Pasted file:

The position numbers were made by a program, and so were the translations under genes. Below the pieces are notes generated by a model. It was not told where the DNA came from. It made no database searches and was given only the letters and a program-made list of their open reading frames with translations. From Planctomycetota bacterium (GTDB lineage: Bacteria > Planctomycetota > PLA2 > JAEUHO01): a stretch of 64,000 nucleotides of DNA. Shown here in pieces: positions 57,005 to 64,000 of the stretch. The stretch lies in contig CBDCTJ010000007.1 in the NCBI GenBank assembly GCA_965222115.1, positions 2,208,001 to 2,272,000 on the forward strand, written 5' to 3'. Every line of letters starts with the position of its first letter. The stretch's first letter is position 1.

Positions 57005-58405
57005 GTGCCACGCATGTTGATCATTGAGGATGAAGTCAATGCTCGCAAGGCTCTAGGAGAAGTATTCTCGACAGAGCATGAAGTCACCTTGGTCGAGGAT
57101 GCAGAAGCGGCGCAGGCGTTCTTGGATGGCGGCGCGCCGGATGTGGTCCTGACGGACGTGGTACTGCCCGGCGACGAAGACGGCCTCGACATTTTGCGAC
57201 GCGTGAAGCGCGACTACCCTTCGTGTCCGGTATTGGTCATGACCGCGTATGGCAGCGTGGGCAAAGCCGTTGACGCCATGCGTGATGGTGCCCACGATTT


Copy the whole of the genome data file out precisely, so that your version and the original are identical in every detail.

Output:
The position numbers were made by a program, and so were the translations under genes. Below the pieces are notes generated by a model. It was not told where the DNA came from. It made no database searches and was given only the letters and a program-made list of their open reading frames with translations. From Planctomycetota bacterium (GTDB lineage: Bacteria > Planctomycetota > PLA2 > JAEUHO01): a stretch of 64,000 nucleotides of DNA. Shown here in pieces: positions 57,005 to 64,000 of the stretch. The stretch lies in contig CBDCTJ010000007.1 in the NCBI GenBank assembly GCA_965222115.1, positions 2,208,001 to 2,272,000 on the forward strand, written 5' to 3'. Every line of letters starts with the position of its first letter. The stretch's first letter is position 1.

Positions 57005-58405
57005 GTGCCACGCATGTTGATCATTGAGGATGAAGTCAATGCTCGCAAGGCTCTAGGAGAAGTATTCTCGACAGAGCATGAAGTCACCTTGGTCGAGGAT
57101 GCAGAAGCGGCGCAGGCGTTCTTGGATGGCGGCGCGCCGGATGTGGTCCTGACGGACGTGGTACTGCCCGGCGACGAAGACGGCCTCGACATTTTGCGAC
57201 GCGTGAAGCGCGACTACCCTTCGTGTCCGGTATTGGTCATGACCGCGTATGGCAGCGTGGGCAAAGCCGTTGACGCCATGCGTGATGGTGCCCACGATTT